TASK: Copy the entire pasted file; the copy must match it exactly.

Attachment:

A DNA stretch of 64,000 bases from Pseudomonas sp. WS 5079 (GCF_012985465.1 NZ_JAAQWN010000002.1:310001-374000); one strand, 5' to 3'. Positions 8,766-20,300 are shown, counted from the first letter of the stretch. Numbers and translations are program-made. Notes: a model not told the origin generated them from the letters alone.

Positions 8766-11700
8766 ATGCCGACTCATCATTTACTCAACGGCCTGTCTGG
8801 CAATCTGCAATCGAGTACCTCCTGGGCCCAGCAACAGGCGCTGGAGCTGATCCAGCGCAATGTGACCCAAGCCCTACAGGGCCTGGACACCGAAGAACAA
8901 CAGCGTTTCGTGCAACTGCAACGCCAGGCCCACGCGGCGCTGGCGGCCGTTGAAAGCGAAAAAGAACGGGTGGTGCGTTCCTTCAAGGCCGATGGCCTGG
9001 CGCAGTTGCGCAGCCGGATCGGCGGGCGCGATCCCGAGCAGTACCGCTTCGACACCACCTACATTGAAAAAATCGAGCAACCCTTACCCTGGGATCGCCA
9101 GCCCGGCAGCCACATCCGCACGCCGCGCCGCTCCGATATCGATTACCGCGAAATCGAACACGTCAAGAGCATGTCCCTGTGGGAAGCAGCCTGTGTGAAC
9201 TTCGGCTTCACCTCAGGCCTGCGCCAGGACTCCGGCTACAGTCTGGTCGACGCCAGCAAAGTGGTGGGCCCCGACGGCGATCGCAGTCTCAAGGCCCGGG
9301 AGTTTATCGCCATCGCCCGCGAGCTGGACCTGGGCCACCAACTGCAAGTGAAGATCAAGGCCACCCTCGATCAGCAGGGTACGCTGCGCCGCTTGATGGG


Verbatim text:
A DNA stretch of 64,000 bases from Pseudomonas sp. WS 5079 (GCF_012985465.1 NZ_JAAQWN010000002.1:310001-374000); one strand, 5' to 3'. Positions 8,766-20,300 are shown, counted from the first letter of the stretch. Numbers and translations are program-made. Notes: a model not told the origin generated them from the letters alone.

Positions 8766-11700
8766 ATGCCGACTCATCATTTACTCAACGGCCTGTCTGG
8801 CAATCTGCAATCGAGTACCTCCTGGGCCCAGCAACAGGCGCTGGAGCTGATCCAGCGCAATGTGACCCAAGCCCTACAGGGCCTGGACACCGAAGAACAA
8901 CAGCGTTTCGTGCAACTGCAACGCCAGGCCCACGCGGCGCTGGCGGCCGTTGAAAGCGAAAAAGAACGGGTGGTGCGTTCCTTCAAGGCCGATGGCCTGG
9001 CGCAGTTGCGCAGCCGGATCGGCGGGCGCGATCCCGAGCAGTACCGCTTCGACACCACCTACATTGAAAAAATCGAGCAACCCTTACCCTGGGATCGCCA
9101 GCCCGGCAGCCACATCCGCACGCCGCGCCGCTCCGATATCGATTACCGCGAAATCGAACACGTCAAGAGCATGTCCCTGTGGGAAGCAGCCTGTGTGAAC
9201 TTCGGCTTCACCTCAGGCCTGCGCCAGGACTCCGGCTACAGTCTGGTCGACGCCAGCAAAGTGGTGGGCCCCGACGGCGATCGCAGTCTCAAGGCCCGGG
9301 AGTTTATCGCCATCGCCCGCGAGCTGGACCTGGGCCACCAACTGCAAGTGAAGATCAAGGCCACCCTCGATCAGCAGGGTACGCTGCGCCGCTTGATGGG